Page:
"What? What did you just say?" I breathed. "Are you serious?"
"Yes," Larry said. "We don't have time now. She may be immune to the germ, but she's not immune to bleeding to death!"
"Why is she immune? How?" Adrianna said. Jeffrey looked down and away. Did he know already?
"She's not the only one, dammit! You all are!"
My world was spinning. I'm immune? How is this possible? Or has Larry just gone over the edge? "I... Wha..."
"Jon! I need you right now! We'll talk later!" I shook myself, listening to Larry. If he was right, Julianna didn't have to die today. But we'd have to help her.
"What do you need?" I said, with a new determination.
Larry and I walked out of that room exhausted and sweating. Finally, we stopped the bleeding. Julianna, according to Larry, was going to survive the day. But I wanted answers.
"Larry," I began. Adrianna and Jeffrey went to bed a while ago. It was probably close to dawn. "How am I immune?"
"I'll explain in the morning," he yawned.
"It is morning," I said stubbornly. "I want an explanation."
He sighed. "Go wake the others up. I mean everyone. They all have to know. I don't want them to think we're just crazy and kill Julianna while she's healing."
I did so, some less willing to wake up than others. I gathered them all in the cafeteria, waiting for Larry. He came in. "I have something to tell you all," he said delicately. "Julianna, along with Jon, Jeffrey, and Adrianna, are all immune to the bacteria that turns people into stumblers."
A few gasped, and started whispering to each other. "How is that possible?" James asked. He sounded confused.
"I'm getting to that. You know why we're such good fighters? Before this all started, we were members of an agency that assassinated international criminals. Julianna and her friends were in training. In the early days of this shit, I slipped a pill in their drink. It was developed by the agency's scientists."
"What? You drugged us?" I shouted. "When? How long ago?"
"Before we left New York. I wanted to leave there to go the agency's main headquarters. They still have the drug there."
"But what's in the drug?"
"That's classified. I'm not allowed to even tell you where the headquarters are."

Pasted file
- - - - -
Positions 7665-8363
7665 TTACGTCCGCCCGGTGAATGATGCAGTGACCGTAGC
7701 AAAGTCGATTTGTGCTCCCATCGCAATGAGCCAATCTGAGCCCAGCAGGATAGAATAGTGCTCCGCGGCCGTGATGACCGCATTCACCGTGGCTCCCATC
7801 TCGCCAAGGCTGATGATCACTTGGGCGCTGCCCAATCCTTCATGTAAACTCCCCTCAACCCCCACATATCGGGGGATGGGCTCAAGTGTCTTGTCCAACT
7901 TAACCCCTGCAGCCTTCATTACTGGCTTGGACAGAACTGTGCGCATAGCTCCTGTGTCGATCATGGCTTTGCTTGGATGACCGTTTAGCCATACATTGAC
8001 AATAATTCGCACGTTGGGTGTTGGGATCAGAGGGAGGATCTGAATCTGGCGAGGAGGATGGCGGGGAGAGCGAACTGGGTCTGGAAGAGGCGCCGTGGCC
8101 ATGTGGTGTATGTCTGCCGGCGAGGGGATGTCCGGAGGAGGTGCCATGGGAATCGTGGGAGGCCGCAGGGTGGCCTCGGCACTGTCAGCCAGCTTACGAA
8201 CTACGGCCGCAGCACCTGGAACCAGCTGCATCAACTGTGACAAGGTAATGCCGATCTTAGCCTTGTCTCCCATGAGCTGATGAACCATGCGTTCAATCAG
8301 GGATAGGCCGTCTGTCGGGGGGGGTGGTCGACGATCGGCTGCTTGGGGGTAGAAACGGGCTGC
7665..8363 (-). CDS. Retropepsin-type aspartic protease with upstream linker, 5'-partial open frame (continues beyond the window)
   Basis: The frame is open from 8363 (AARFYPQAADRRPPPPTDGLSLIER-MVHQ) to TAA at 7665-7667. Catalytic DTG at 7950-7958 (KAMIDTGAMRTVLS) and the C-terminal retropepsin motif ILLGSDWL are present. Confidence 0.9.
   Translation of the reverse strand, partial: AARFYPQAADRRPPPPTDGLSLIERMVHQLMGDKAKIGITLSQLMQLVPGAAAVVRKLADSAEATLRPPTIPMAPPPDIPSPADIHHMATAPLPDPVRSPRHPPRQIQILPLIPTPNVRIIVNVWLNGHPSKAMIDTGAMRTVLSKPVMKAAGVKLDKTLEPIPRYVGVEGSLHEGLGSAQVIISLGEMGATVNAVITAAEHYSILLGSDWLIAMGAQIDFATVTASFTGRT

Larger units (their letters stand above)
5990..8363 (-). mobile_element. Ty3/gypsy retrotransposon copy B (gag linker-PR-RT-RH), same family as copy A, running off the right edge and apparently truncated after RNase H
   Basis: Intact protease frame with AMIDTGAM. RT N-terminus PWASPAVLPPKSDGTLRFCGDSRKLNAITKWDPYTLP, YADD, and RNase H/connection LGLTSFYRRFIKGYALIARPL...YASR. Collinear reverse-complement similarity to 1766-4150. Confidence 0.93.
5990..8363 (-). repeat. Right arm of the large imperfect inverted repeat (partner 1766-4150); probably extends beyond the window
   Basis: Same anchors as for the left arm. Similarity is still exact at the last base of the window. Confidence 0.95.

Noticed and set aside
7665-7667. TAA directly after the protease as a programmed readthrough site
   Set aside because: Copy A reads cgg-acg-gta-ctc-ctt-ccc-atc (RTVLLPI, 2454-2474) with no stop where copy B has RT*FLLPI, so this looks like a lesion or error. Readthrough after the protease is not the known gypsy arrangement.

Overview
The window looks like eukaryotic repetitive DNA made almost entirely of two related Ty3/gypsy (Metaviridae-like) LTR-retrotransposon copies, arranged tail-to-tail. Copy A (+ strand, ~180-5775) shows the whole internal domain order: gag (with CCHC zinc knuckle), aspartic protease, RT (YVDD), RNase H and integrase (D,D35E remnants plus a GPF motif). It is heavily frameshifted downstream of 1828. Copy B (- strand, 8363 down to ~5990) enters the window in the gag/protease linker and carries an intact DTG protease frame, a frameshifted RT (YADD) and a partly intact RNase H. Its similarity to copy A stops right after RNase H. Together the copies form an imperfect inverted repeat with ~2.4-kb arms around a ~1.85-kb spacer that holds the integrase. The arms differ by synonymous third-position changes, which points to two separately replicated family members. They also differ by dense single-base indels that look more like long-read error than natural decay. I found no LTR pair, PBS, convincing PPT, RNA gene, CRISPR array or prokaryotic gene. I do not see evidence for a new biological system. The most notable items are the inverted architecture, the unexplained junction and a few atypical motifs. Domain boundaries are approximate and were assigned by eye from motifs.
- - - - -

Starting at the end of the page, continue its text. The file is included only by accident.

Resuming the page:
We were silent. Yes, the whole thing about the assassin agency was true. I ran away from my family when I was ten years old, and Larry found me. Since then, I've been training as a killer. The way our guild worked is that an assassin would go undercover, do anything to gain the enemy's trust, then we'd kill them. I've tried to forget about all that. For a while before the outbreak, I wanted to quit the guild and find my family.
I did. It didn't end well. I found Larry and the others shortly after.
"So if we're immune," I began, "is there a chance that there are others who are immune?"
"Maybe," Larry said. "I stole the drug from them. It was still being experimented with, but I decided to take that chance. Don't you remember? That's when Julianna went crazy. It affected her more, somehow."
"So if we even find the agency," Jeffrey said, "they'll probably kill you and probably us for taking the drug. Hell, they might not even have any more of the drug!"
Larry didn't say anything.
"Well? Am I right?"
"Yes. For all we know, the agency could have been overrun. For all we know, you four could be the only people immune, and therefore the only hope for the population. For all we know, we might be the only people left."
"That can't be true," I said. "We found James and his group. We didn't think anyone was even living in the city. Then we found Mia and Euan. I think there's a bit more of a chance than you think that at least someone is out there, trying to find a cure or whatever for this thing."
"Have you guys checked the CDC?" Ryan asked. "I bet if there was any government left, they'd probably try to protect the CDC. Have you checked there yet?"
"We checked the one in New York City. It was overrun," Adrianna dismissed. "Who's saying all the others weren't overrun either?"
"Who's saying they were? There is a chance."
"So Larry," I said, interrupting them. "Is that why you didn't want us to stay here permanently? To find the headquarters?"
He nodded solemnly.
"So your 'always keep moving' motto, would that apply when - no, sorry - if we found the headquarters? No, probably not, if there even is one. So this school, James' group... We'd just leave them behind eventually?"
I pinched the bridge to my nose. A was getting hit by a big headache. "What if these stumblers are here to stay? What if they're permanent? What if being immunized now won't help later in the future, when the bacteria, virus, or whatever it is, adapts? Shouldn't we just try to secure a location and have a life there? Like the school? I don't want to always keep moving. I want somewhere safe to stay."
"You make a good point. But it's not safe here. No where is safe. This bacteria - I think it's bacterial - could be our extinction, yeah. Maybe trying to live in a world where slobbering freaks can tear you limb from limb is worth it. I don't know. I want to think there's a chance at the headquarters."
"Do you even know how long it'll take to get there?" Mia said.
"No," Larry admitted. "But if there's a chance that we could eradicate the stumblers, by becoming immune to them, then maybe things can go back to how they were."
I sighed. Yep. I had a headache now. "Well, I'm not leaving the school."
"What?" Larry asked.
"You heard me. I don't want to leave. I want to start a life here."
"If he's staying, so am I," Adrianna backed up.
"Me, too," Jeffrey agreed.
I was touched. They were staying for me. "We don't want to leave."
Larry looked at us. "Fine." He walked out, though I felt as if he was planning something.